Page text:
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Citizen's Guide To U.S. Federal Law On Child Support Enforcement

18 U.S.C. § 228 - Failure to pay legal child support obligations

Section 228 of Title 18, United States Code, makes it illegal for an individual to willfully fail to pay child support in certain circumstances.

An individual is subject to federal prosecution if he or she willfully fails to pay a support obligation for a child who lives in another state.

  • If the payment is past due for longer than 1 year or the amount exceeds $5,000, a violation is a criminal misdemeanor, and convicted offender face fines and up to 6 months in prison.
  • If the child support payment is overdue for longer than 2 years, or the amount exceeds $10,000, the violation is a criminal felony, and convicted offenders face fines and up to 2 years in prison.

The statute also prohibits individuals obligated to pay child support from crossing state lines or fleeing the country to avoid paying child support that has either been past due for more than 1 year or exceeds $5,000. A violation carries a potential two-year prison sentence.

Violations of this statute can be prosecuted by the federal government in either the state where the custodial parent lives or the state where the owing individual lives.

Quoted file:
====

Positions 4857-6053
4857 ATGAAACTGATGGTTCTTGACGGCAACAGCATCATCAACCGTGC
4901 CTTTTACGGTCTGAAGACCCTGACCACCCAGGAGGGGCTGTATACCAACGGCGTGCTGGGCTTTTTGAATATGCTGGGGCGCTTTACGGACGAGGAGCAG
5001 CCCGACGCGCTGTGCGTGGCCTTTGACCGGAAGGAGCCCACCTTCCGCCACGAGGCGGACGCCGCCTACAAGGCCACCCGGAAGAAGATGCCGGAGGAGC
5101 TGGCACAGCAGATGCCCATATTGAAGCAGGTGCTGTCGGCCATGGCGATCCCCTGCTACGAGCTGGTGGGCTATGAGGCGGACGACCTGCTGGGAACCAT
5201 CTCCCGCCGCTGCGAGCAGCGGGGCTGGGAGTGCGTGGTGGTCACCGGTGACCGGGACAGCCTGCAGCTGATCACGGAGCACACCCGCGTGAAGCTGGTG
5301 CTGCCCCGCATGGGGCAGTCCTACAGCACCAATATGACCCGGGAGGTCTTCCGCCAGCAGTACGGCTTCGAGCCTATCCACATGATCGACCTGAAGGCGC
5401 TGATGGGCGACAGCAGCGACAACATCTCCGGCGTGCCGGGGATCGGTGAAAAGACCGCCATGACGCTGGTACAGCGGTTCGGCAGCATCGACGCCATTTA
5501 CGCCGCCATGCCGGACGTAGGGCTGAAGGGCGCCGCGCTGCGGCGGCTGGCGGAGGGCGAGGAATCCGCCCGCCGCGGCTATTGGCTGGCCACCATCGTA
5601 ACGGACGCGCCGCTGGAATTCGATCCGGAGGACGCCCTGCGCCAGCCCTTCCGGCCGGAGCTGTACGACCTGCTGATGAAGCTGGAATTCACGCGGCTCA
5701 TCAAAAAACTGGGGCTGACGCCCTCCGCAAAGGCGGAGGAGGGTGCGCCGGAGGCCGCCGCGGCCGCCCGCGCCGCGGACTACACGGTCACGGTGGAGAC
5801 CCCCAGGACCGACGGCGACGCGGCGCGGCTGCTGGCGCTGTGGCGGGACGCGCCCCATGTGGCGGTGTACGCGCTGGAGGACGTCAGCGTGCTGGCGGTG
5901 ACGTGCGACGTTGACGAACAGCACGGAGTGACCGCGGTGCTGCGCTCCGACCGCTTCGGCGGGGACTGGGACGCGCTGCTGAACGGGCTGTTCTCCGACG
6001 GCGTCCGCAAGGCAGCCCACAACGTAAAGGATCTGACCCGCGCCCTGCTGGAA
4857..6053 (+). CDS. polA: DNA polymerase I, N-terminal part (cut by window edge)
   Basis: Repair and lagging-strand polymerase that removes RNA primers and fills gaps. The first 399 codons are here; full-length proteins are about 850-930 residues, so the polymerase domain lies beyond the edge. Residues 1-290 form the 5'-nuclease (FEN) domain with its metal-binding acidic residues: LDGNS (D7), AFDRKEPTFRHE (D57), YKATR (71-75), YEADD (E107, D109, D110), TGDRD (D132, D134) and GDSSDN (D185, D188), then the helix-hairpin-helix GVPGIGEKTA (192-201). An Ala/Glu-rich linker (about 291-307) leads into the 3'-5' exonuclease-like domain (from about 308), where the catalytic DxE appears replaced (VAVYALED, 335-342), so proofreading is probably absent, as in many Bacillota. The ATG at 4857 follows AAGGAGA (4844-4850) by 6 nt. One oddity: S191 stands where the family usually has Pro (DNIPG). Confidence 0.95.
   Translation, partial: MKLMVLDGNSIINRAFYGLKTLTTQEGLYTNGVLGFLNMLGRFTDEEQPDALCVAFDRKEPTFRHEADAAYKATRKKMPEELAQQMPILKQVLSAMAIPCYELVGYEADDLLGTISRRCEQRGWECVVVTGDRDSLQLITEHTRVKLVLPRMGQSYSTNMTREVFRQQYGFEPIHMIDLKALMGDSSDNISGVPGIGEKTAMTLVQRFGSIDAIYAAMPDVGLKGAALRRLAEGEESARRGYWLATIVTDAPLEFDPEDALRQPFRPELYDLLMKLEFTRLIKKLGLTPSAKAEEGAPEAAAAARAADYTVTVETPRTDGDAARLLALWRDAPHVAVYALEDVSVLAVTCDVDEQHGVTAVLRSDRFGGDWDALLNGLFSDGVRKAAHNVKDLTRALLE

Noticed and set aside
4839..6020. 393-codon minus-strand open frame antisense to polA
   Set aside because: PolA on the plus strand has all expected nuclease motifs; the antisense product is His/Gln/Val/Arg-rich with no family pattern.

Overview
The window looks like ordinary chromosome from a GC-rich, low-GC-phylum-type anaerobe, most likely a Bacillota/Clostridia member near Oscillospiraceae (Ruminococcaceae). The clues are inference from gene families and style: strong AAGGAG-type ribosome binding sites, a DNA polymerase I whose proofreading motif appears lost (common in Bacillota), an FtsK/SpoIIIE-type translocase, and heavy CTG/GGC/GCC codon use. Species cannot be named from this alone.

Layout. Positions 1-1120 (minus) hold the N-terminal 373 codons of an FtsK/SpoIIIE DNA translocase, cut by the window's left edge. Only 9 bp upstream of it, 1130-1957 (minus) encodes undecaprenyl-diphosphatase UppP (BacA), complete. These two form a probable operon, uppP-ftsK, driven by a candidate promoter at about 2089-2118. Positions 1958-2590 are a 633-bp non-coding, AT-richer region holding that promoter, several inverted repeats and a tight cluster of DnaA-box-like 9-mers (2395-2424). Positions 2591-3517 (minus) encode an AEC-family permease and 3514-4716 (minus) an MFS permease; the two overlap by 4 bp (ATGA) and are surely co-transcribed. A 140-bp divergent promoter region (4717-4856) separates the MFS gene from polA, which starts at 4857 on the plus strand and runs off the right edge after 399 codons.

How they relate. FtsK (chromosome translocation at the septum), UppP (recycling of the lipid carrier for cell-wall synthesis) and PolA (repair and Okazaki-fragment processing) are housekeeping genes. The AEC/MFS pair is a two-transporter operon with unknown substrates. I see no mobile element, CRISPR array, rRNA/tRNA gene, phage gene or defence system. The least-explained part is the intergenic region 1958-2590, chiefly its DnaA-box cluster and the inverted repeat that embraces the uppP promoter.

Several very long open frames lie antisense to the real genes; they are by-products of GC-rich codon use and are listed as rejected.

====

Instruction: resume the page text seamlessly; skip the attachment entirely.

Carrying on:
Restitution of the unpaid support obligation to the custodial parent is a mandatory part of any sentence imposed for a violation of this statute.

Generally, other than in the circumstances described above, child support enforcement issues are handled by state and local authorities, and not by the federal government. Additionally, all child support enforcement matters must be addressed at the local or state level before the federal government can take action.

For additional information in Rhode Island, contact the U.S. Attorney’s Office:

401-709-5000 – Press option 2 in the automated switchboard.


Sources:   18 U.S.C. § 228 (Westlaw); USDOJ: CRM: Child Exploitation and Obscenity Section


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Updated June 23, 2015

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